Research Insights – Postal Service


March 23, 2020

Visiting the National Postal Museum in Washington D.C. is an enlightening experience. From the history of mail delivery via land, sea, and air to postal police to rare stamps, the exhibits need more than one day to absorb. If you’re into vehicles, there’s a mail train car, a stagecoach, vintage airplanes, and postal trucks among other awesome displays. After touring the voluminous halls, I came away with a new appreciation for mail carriers. You can read about my experience here.

Postage stamps figure into Easter Hair Hunt, #16 in the Bad Hair Day Mysteries. Lacey Tremayne, owner of a historic estate open to the public for tours and catered events, tells my hairstylist sleuth how her late husband had collected stamps. Lacey never paid much attention to his hobby, but she did like the historical aspects. Here she explains to Marla about the early history of our postal service. Why is this relevant? Marla found the chief gardener dead on the estate grounds after an Easter egg hunt. She’s interviewing potential suspects to find a motive.

postage stamps

“In the early days of mail delivery, a letter’s recipient had to pay a fee. Letters were folded and sealed with no envelopes since postage was based on weight. But people tried to cheat by putting a secret code on the outside of the letter, so the receiver could read the message and refuse delivery. The postal service turned to prepaid postage as a way to get paid for their efforts.” 

“Sealing wax was used on letters,” Marla remembered from period movies she’d seen. Noblemen would stamp the melted wax with their signet rings. 

“That’s correct. Rowland Hill, an English inventor, proposed that mail should go anywhere in Britain for the same rate, a penny per half ounce. The sender would pay for the postage, denoted by a small piece of colored paper on the outside of the letter. The first government-issued stamp, called the Penny Black, was issued in 1840. It was printed in black and had Queen Victoria on the picture.” 

“When was the first stamp made in the United States?” Marla asked, thinking to repeat this information to Dalton. As a history buff, he’d be interested in early postal service lore. 

“The U.S. Postal Service printed its first stamps in 1847,” Lacey said. “We had a five-cent stamp picturing Benjamin Franklin and a ten-cent stamp with George Washington. Most were produced in pre-gummed, non-perforated sheets that clerks had to cut.” 

“What kind of stamps did Connor collect?” 

Lacey spread her hands. “You’d have to ask his pal, Jonas Sommers. I liked learning about the history aspect but not the rest. Jonny is a walking encyclopedia on the topic.” 

“Did this guy have any interest in buying Connor’s collection after he passed? That would have made it easier for you to unload the stuff.” 

“No, I went through a stamp dealer. Jonny acted oddly at the time. He advised me to hold onto Connor’s stamps. But neither Daniel nor I had any interest in them. It’s like any collection. You pay a lot to acquire the items and then receive barely anything when you sell them.”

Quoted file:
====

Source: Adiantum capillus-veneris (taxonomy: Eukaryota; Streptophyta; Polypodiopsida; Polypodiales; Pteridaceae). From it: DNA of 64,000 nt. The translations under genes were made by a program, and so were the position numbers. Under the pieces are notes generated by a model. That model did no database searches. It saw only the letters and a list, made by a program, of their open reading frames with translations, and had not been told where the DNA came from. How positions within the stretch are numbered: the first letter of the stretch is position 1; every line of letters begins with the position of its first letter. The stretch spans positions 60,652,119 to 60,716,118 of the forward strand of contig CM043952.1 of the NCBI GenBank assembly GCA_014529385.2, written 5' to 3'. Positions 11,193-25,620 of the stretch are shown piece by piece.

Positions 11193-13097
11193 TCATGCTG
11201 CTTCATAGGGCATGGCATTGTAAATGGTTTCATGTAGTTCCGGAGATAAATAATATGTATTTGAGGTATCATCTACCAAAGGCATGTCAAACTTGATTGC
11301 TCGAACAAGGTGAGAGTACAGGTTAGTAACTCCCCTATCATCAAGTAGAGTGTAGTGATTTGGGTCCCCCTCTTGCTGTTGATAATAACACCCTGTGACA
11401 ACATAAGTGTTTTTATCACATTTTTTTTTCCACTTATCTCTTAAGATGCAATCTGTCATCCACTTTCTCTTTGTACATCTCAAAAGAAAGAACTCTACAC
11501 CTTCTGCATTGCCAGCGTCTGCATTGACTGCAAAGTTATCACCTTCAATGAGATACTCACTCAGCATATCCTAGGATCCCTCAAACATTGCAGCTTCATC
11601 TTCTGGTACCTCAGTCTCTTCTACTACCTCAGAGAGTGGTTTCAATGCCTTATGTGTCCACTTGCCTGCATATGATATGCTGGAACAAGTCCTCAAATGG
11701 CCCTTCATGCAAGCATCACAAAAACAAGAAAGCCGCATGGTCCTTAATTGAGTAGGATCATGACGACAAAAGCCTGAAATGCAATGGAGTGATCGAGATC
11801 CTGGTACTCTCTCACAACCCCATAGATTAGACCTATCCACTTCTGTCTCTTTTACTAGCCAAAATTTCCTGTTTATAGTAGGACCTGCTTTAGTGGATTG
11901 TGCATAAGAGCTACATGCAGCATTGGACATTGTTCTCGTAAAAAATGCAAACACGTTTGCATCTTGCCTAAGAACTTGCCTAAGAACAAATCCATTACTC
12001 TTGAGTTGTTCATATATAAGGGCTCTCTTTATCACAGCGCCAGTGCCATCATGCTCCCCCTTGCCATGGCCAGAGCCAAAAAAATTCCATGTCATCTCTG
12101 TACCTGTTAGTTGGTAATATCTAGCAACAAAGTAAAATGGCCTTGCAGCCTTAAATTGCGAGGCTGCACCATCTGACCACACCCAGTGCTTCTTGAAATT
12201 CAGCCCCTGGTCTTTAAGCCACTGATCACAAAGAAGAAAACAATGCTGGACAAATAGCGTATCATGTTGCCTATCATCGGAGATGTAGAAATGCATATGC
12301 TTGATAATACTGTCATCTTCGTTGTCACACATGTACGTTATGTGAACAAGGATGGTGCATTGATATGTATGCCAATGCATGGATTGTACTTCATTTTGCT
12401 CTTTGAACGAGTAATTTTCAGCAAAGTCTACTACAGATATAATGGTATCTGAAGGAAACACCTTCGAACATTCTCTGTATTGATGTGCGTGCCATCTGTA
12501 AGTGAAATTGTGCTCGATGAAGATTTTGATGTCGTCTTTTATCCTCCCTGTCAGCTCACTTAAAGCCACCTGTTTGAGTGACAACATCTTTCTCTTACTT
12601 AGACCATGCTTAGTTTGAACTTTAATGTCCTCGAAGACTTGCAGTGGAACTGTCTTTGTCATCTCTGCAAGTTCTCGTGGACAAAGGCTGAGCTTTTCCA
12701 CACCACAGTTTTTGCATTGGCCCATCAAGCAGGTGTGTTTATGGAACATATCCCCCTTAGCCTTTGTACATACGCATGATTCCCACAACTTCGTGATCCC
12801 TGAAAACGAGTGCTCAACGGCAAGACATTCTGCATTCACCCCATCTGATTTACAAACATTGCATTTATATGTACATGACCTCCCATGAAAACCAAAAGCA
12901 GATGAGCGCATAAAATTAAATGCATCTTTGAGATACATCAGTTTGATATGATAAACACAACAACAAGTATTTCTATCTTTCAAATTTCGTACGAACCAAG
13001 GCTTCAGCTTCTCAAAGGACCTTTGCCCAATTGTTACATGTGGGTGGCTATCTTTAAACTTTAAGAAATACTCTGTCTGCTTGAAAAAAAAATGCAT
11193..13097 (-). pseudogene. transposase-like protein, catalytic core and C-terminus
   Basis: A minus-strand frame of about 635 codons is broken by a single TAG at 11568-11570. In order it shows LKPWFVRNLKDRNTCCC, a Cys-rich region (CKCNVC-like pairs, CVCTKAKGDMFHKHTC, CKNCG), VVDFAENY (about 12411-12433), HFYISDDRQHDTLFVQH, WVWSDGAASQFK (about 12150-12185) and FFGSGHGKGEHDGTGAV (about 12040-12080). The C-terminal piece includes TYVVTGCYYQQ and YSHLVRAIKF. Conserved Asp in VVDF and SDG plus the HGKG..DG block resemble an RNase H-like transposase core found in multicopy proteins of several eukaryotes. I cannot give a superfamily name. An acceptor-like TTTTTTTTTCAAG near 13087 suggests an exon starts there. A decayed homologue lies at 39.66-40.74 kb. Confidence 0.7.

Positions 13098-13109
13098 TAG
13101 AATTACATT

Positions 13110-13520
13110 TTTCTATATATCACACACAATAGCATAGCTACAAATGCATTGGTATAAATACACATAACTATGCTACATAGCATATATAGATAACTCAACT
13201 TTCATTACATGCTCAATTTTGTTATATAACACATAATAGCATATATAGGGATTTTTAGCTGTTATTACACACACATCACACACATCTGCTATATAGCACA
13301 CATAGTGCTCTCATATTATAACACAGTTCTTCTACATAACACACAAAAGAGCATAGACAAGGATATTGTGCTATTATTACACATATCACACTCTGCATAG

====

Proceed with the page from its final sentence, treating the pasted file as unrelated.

What did happen to Connor’s stamps? Were all of them sold, or were some hidden in the same private vault where he kept his sword collection? No one could seem to locate this secret stash.

If you want to read more on the history of postage stamp prices in the UK, Go Here for a quick summary.

Routine mail delivery is something we shouldn’t take for granted. It’s fascinating to learn about the postal service and the methods of delivery by air, sea and land. Mail carriers used to deliver the mail to us no matter the weather outside. Nowadays they’ll often stick the mail into cluster mailboxes at the entrance to a housing development. I much prefer our mail slot in the front door and an older community where the carrier goes from house to house.

How do you get your mail delivered? Do you have the same person each day on your route?

<><><>  

Easter Hair Hunt, #16 in the Bad Hair Day Mysteries 

An Easter egg hunt at historic Tremayne Manor leads hairstylist Marla Vail to discover more than just dyed eggs. The dead body in the bunny costume is definitely not having a good hare day. Marla and her husband, homicide detective Dalton Vail, make an eggcellent team. He knows Marla finds solving mysteries and hare-raising adventures to be irresistible, but she may have found a basketful of trouble this time. Can Marla pull a rabbit out of her hat and crack the case of the body in the bunny suit? Recipes Included! 

BUY NOW

Amazon Kindle – https://www.amazon.com/dp/B083TZ78G1
Amazon Print – https://www.amazon.com/Easter-Hair-Hunt-Bad-Mysteries/dp/0999793276/
BN Nook – https://www.barnesandnoble.com/w/books/1136016947?ean=2940162711889
Apple – https://books.apple.com/us/book/easter-hair-hunt/id1494917053?ls=1
Kobo https://www.kobo.com/us/en/ebook/easter-hair-hunt
Books2Read – https://books2read.com/EasterHairHunt
IndieBound – https://www.indiebound.org/book/9780999793275
Goodreads – https://www.goodreads.com/book/show/50494022-easter-hair-hunt
BookBubhttps://bit.ly/2u7ggIu
Website – https://nancyjcohen.com/easter-hair-hunt/

Research Insights for EASTER HAIR HUNT #cozymystery on the history of the Postal Service. #amreading Click To Tweet

GIVEAWAY

 

LAST DAY! Enter Here to win an Easter Fun Box with a signed proof copy of Easter Hair Hunt, a scarf, cosmetic bag, gardening gloves, candy, hair ties, dish towel and socks.

 




• Posted in Blog • Tags: , , , |  Be The First To Reply!

Leave a Reply

Your email address will not be published. Required fields are marked *

Name *

This site uses Akismet to reduce spam. Learn how your comment data is processed.